Hey there, time traveller!
This article was published 2/11/2012 (1395 days ago), so information in it may no longer be current.
KITCHENER, Ont. -- Barry Shainbaum's struggle with mental illness led him to broadcasting and the launch of his radio show on Faith FM seven years ago.
Faith FM, a Kitchener-based not-for-profit radio station, asked Shainbaum if he was interested in hosting his own show after contacting him to be a guest on another program.
Shainbaum's show began in 2005 with a focus on the Jewish community and issues pertaining to the Middle East. It has evolved over the years to feature a wide range of topics -- from the 9/11 attacks to stories of abuse -- and diverse guests whose faith and strength against adversity inspire listeners.
But what not all listeners may realize is Shainbaum's life is as inspiring as the guests he interviews.
At the age of 18, Shainbaum began having hallucinations and delusions, causing him to spend a summer in a psychiatric ward at Hamilton General Hospital.
It took another four years and a second breakdown before he was diagnosed with bipolar disorder.
"I was told I would be sick for the rest of my life," Shainbaum said.
Living with mental illness in the 1970s, the stigma associated with the disorder was not only felt by Shainbaum but his family and friends as well. The diagnosis, however, did help him get the medication and psychotherapy needed to control his symptoms and stave off depression.
While living with the disorder created an additional challenge in starting his life as a young adult, Shainbaum found a path for himself in photography.
But in October 1986, after finding some success and stability, Shainbaum went through another breakdown. During what he calls a dark depression, Shainbaum stopped working, had a run-in with the law and in May 1988 ended up living a psychiatric boarding house in Toronto.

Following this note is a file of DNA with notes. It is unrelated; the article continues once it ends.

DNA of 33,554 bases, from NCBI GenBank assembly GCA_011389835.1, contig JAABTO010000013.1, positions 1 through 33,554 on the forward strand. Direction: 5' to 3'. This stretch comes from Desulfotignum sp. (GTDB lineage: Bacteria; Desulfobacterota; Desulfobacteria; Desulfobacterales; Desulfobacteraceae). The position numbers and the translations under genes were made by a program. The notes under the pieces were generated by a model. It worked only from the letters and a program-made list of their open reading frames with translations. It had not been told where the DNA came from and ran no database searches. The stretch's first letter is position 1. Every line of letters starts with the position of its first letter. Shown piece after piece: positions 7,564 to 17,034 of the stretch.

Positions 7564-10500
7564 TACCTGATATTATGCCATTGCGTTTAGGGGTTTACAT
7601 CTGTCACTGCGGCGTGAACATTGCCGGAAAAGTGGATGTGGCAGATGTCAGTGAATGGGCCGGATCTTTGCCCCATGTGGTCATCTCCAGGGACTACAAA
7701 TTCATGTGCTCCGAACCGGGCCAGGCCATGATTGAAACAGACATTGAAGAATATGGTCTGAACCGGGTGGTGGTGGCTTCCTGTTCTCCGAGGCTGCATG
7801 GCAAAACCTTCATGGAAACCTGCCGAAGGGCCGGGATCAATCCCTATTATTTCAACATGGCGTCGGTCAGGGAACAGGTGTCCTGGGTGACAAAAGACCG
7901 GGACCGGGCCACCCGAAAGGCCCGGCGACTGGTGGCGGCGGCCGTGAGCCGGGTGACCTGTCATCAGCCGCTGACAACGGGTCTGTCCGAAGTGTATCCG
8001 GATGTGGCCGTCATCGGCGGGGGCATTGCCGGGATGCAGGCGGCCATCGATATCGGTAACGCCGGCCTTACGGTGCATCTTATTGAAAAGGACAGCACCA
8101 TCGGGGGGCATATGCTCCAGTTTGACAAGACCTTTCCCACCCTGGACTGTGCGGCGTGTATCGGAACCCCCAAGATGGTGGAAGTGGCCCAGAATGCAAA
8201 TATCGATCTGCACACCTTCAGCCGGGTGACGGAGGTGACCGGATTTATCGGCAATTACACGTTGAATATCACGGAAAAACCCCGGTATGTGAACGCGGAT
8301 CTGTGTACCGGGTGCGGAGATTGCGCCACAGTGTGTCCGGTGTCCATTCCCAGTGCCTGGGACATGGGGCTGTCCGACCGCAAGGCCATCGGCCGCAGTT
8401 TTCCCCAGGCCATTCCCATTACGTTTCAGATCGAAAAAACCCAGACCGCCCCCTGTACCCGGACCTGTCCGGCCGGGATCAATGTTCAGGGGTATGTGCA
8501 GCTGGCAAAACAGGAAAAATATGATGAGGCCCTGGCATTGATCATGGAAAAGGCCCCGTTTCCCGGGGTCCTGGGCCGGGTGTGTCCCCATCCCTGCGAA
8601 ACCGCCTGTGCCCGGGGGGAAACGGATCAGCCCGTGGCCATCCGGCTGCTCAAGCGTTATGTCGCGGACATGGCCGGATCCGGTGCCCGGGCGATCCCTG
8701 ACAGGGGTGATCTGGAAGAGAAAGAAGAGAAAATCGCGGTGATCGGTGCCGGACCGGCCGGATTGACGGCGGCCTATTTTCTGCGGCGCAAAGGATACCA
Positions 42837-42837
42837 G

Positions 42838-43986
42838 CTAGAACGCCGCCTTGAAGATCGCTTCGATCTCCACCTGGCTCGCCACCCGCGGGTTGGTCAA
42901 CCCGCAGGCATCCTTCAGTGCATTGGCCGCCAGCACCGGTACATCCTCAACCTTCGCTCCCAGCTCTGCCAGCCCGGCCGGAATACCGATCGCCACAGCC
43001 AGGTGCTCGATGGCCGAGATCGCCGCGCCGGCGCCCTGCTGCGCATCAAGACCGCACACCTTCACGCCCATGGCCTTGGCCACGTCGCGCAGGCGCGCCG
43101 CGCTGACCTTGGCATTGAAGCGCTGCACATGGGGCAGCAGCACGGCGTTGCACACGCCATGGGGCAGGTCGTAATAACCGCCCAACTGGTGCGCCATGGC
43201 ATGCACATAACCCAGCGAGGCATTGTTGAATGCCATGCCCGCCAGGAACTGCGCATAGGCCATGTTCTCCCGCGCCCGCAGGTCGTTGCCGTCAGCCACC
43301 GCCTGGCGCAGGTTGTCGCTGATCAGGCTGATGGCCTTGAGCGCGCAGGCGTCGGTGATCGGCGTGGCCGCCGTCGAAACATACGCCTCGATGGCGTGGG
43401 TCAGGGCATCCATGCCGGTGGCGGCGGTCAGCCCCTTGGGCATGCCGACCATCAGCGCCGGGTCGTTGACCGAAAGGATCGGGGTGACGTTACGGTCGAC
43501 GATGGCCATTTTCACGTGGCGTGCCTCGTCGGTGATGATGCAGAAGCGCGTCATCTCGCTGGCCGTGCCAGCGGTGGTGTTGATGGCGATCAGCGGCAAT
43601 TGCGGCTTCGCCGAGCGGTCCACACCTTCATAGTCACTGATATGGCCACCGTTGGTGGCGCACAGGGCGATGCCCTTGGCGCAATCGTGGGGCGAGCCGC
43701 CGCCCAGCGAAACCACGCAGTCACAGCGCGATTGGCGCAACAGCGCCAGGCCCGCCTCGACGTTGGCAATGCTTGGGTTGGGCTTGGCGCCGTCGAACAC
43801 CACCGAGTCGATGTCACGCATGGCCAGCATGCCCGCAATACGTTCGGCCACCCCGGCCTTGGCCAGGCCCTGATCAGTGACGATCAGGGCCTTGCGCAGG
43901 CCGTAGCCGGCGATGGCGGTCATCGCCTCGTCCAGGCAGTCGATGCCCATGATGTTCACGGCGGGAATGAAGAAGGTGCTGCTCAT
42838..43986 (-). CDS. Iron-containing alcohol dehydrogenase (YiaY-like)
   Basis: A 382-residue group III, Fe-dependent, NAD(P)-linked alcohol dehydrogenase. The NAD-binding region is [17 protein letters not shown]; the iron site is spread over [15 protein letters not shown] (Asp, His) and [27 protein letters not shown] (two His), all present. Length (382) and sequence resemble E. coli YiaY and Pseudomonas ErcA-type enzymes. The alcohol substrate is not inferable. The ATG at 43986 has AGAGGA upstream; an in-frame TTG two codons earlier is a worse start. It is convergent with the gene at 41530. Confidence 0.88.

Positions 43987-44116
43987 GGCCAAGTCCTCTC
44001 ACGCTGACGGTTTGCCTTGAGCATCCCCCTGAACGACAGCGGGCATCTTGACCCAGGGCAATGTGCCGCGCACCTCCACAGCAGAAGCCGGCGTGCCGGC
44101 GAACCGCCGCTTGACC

"My life was hell," he said.
What got Shainbaum through those dark times was his ability to find hope and faith in himself, accompanied by the belief somehow he would overcome depression.
"What I've learned is that the tiniest step forward is a tiny step forward and tiny steps forward become larger steps forward," he said.
Shainbaum's determination to never give up despite his hardships eventually paid off. Riding the bus one day in 1989, he said he felt he was no longer sick and was free of bipolar disorder.
With support from his doctor and parents, Shainbaum went off medication for the last time and never looked back.
As he rebuilt his life, Shainbaum rediscovered his passion for photography and spent three years compiling a book featuring inspiring figures such as Nelson Mandela and Jane Goodall.
Shainbaum also began working as an inspirational speaker and volunteering with mental health organizations in Toronto to help others find the faith and hope they need to overcome the challenges of living with mental illness.
"It's knowing that you have to meet life halfway, you have to put the effort out," said Shainbaum of his current attitude toward life.
Looking back at what he went through, Shainbaum said he thinks of his mother's saying -- "Dear, things happen for a reason" -- in coming to terms with the past.
"Why did I have to suffer so much? It was meant to be," he said.
"Without the suffering, I wouldn't be doing what I do today."
Shainbaum's radio show Perspectives airs Sundays on Faith FM. Podcasts of his show can be found on his website (www.barryshainbaum.com).
-- The Canadian Press